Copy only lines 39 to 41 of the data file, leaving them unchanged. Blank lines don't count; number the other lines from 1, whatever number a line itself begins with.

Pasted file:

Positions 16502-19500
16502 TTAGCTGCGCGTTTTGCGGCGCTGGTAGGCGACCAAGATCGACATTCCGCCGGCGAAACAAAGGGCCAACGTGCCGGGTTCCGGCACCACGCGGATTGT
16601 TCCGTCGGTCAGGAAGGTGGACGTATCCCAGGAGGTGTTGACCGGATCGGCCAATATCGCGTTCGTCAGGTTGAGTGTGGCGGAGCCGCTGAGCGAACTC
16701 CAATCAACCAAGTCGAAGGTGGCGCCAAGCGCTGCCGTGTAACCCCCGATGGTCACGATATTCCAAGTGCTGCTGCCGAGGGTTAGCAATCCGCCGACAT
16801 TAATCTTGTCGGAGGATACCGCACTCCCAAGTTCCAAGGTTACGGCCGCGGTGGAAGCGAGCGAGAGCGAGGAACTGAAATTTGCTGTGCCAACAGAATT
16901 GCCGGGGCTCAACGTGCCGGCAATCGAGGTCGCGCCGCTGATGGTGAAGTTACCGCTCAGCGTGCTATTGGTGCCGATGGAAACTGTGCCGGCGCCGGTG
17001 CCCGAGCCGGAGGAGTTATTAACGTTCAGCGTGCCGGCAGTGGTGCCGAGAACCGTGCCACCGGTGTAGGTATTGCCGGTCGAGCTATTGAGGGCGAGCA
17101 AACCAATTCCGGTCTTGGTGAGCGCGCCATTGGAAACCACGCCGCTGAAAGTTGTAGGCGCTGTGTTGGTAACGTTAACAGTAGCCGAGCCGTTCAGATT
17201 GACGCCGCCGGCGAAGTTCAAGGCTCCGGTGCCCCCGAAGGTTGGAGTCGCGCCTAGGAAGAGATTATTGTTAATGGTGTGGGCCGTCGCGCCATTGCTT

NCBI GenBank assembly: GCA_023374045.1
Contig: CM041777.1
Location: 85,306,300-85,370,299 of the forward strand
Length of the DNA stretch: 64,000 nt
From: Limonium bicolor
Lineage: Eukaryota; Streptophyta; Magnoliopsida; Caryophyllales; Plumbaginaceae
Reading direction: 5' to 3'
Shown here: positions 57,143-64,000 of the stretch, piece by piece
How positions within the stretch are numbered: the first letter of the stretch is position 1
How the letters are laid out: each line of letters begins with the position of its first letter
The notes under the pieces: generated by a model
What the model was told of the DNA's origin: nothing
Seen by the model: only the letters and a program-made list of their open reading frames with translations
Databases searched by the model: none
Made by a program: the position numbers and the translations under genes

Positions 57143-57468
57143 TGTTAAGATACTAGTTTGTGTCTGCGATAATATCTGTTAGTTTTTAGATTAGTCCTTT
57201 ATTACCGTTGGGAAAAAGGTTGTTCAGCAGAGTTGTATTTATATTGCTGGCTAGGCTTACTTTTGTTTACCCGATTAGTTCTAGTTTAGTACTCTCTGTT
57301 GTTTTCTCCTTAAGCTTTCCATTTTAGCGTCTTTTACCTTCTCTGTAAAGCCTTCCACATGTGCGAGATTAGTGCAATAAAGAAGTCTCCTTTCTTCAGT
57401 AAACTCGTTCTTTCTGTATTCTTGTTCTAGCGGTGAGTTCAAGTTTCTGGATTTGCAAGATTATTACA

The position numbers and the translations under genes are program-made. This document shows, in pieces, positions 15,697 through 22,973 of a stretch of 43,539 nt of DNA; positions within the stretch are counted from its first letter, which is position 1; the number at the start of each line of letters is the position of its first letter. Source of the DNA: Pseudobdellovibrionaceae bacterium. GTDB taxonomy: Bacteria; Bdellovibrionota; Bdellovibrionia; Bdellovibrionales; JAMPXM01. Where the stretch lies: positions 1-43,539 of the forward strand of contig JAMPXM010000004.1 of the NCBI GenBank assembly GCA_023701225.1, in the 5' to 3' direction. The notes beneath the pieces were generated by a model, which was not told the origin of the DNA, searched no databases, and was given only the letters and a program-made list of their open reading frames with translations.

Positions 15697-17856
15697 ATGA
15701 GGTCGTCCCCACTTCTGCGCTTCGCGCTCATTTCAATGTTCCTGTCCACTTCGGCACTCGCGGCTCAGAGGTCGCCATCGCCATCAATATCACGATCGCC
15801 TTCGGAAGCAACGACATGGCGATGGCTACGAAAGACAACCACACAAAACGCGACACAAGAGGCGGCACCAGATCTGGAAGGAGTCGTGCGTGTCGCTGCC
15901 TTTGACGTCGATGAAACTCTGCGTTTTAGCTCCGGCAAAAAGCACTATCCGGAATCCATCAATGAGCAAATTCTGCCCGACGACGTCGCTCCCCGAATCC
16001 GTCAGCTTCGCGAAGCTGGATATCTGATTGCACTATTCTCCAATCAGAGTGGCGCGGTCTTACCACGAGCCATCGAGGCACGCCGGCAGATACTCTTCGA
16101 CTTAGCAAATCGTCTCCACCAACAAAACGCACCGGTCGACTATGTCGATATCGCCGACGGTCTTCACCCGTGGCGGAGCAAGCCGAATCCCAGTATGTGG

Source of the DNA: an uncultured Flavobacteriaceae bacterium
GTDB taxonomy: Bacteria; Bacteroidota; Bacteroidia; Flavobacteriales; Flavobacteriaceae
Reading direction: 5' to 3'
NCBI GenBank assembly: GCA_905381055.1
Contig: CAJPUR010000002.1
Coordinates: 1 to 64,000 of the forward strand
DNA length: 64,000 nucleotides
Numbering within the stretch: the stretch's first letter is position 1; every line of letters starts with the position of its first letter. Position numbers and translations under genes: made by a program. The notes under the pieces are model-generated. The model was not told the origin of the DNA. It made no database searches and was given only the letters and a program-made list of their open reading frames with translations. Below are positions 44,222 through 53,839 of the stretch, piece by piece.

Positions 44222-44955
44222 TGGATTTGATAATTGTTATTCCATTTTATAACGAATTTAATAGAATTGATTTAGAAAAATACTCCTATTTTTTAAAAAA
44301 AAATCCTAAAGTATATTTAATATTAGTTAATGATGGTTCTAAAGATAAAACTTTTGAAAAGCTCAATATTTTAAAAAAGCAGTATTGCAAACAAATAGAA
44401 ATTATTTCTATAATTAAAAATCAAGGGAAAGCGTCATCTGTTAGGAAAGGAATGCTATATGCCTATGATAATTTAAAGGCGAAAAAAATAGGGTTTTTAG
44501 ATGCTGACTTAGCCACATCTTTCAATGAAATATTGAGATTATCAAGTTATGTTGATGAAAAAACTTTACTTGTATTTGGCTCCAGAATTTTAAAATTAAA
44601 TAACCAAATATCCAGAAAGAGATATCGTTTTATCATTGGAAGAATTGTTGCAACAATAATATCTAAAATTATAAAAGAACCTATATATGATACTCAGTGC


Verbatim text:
GTDB taxonomy: Bacteria; Bacteroidota; Bacteroidia; Flavobacteriales; Flavobacteriaceae
Reading direction: 5' to 3'
NCBI GenBank assembly: GCA_905381055.1